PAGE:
The authors of this chapter have also extensively exploited the GP derivatization methodology for the diagnosis of the rare disease SLOS, CTX, NPC, and spastic paraplegia type 5 (Griffiths et al. 2013; Theofilopoulos et al. 2014; Griffiths et al. 2016b; Griffiths et al. 2016a; Dai et al. 2014). We have also applied the technology to the discovery of potential biomarkers for amyotrophic lateral sclerosis and multiple sclerosis (Crick et al. 2016; Abdel-Khalik et al. 2017). We developed the Girard derivatization method further by incorporating an enzyme catalyzed oxidation step so that sterols with a 3β-hydroxy-5-ene or 3β-hydroxy-5α-hydrogen structure could be converted to 3-oxo-4-enes or 3-oxo sterols, respectively (Karu et al. 2007; Griffiths et al. 2003). The method was extended to allow sterols with a 3α-hydroxy-5β-hydrogen structure to be converted to 3-oxo equivalents. Cholesterol oxidase from Streptomyces sp. was used to oxidize 3β-hydroxy groups, while 3α-hydroxysteroid dehydrogenase from Pseudomonas testosterone was used to oxidize 3α-hydroxy groups (Fig. 4). To allow for the differentiation of sterols with a natural 3-oxo group from those oxidized to contain one, we utilize isotope-labeled versions of the GP reagent, where the [2H5]GP reagent is used to derivatize an aliquot of sample treated with enzyme while [2H0]GP is used to derivatize a separate aliquot of sample untreated by enzyme (Crick et al. 2015a) (Fig. 4). In brief, our methodology is as follows. Sterols are extracted from fluid or tissue into ethanol. After dilution to 70% ethanol, nonpolar sterols, including cholesterol, desmosterol, and 7-DHC are extracted on a C18 column, while more polar sterols including oxysterols, bile acids, and C21–18 steroids flow through in 70% ethanol. This provides an “oxysterol fraction” devoid of cholesterol and eliminates the possibility of introducing oxysterol artifacts from cholesterol oxidation during subsequent sample preparation. In most studies we target nonesterified oxysterols; if we are interested in oxysterols esterified with fatty acids, we perform a saponification step during the initial ethanolic extraction, and after neutralization and dilution, sterols can be fractionated as above. The “oxysterol fraction” from the C18 column is then divided into two subfractions A and B then lyophilized. The subfractions are reconstituted in propan-2-ol. To fraction A enzyme is added in buffer to oxidize 3-hydroxy to 3-oxo groups. In most studies we have used cholesterol oxidase in 50 mM phosphate buffer pH 7 targeting upon 3β-hydroxy-containing sterols. After an incubation period of 1 h at 37 °C the reaction is quenched by addition of methanol. Fraction B is treated in an identical manner but in the absence of cholesterol oxidase. Derivatization is completed by the addition of acetic acid catalyst and [2H5]GP to subfraction A and [2H0]GP to subfraction B and the mixture left overnight in the dark. The next day we use a recycling SPE protocol using Oasis HLB columns to remove excess GP reagent and derivatized oxysterols are eluted in methanol (Crick et al. 2015b). Following dilution to 60% methanol oxysterol subfractions A and B can be combined and injected on to the LC column. We use a reversed-phase C18 column with mobile phase A: 33.3% methanol, 16.7% acetonitrile, 0.1% formic acid, B: 63.3% methanol, 31.7% acetonitrile, 0.1% formic acid, and a gradient of 20% to 80% B. The cholesterol-rich fraction is treated in an identical manner. We perform analysis on an LTQ-Orbitrap, exploiting the high-resolution capability of the instrument to generate RICs for the ions of interest. ESI gives intense [M]+ ions suitable for quantification by isotope-dilution methods. [M]+ ions from fraction B are 5 Da lighter than equivalents from fraction A (Fig. 4), but elute with the same retention time. The method is suitable for quantification of oxysterols from plasma at sub-ng/mL levels and from CSF at concentrations of 30 pg/mL and above (Crick et al. 2016).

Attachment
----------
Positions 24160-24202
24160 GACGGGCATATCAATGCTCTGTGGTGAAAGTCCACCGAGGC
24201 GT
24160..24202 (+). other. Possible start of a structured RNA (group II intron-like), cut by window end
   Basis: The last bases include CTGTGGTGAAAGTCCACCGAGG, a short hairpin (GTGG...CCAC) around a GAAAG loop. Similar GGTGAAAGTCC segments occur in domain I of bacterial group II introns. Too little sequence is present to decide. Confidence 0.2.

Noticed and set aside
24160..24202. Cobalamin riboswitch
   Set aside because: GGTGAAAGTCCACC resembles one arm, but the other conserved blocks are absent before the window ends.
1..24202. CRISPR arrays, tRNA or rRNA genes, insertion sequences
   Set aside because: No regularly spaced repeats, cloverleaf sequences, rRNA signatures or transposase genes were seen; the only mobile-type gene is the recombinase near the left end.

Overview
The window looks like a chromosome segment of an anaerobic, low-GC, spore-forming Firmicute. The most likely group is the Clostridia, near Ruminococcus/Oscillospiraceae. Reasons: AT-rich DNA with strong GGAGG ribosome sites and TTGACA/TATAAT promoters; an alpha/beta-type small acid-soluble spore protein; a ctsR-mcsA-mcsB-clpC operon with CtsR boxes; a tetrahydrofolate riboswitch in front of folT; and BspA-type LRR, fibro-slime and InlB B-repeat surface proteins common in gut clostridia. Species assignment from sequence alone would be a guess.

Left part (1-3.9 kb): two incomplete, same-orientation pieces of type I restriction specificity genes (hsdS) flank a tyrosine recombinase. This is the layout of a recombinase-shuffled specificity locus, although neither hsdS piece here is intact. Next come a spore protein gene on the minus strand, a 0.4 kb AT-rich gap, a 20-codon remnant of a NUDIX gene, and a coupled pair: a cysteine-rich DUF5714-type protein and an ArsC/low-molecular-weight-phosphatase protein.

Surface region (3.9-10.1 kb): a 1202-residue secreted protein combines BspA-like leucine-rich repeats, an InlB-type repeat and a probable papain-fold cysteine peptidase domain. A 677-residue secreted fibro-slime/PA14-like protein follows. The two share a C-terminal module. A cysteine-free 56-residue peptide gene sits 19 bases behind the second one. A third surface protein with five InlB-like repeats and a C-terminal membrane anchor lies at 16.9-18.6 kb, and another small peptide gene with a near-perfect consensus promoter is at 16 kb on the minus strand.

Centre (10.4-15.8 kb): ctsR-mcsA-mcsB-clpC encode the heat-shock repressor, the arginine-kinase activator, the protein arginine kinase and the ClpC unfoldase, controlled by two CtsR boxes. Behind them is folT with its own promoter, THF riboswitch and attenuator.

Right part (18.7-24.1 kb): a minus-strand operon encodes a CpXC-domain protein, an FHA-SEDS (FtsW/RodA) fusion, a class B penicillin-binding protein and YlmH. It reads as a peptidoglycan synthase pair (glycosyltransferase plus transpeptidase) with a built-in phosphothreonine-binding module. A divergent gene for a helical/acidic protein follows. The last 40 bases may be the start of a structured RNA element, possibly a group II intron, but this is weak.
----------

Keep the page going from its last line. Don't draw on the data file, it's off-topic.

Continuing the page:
A major advantage of the Girard derivatives is that they give informative fragmentation patterns upon CID. On triple quadrupole and Q-TOF type instruments the major fragment-ions correspond to the loss of the pyridine ring from GP or trimethylamine from Girard T (GT) derivatives providing suitable transitions for high-sensitivity MRM analysis (Fig. 4) (Griffiths et al. 2003; Griffiths et al. 2006). The resulting [M-Py]+ and [M-TMA]+ ions fragment further to give structurally informative MS/MS spectra (Griffiths et al. 2003; Griffiths et al. 2006). This can be exploited on ion-trap instruments by isolating [M-Py]+ or [M-TMA]+ fragments in the ion-trap and fragmenting them further in a multistage fragmentation (MSn) event (Karu et al. 2007). We have found that even an apparently minor change in structure, e.g., epimerization of the 7-hydroxy group, results in a characteristically different spectrum. The major objection to the methodology described above is its laborious nature.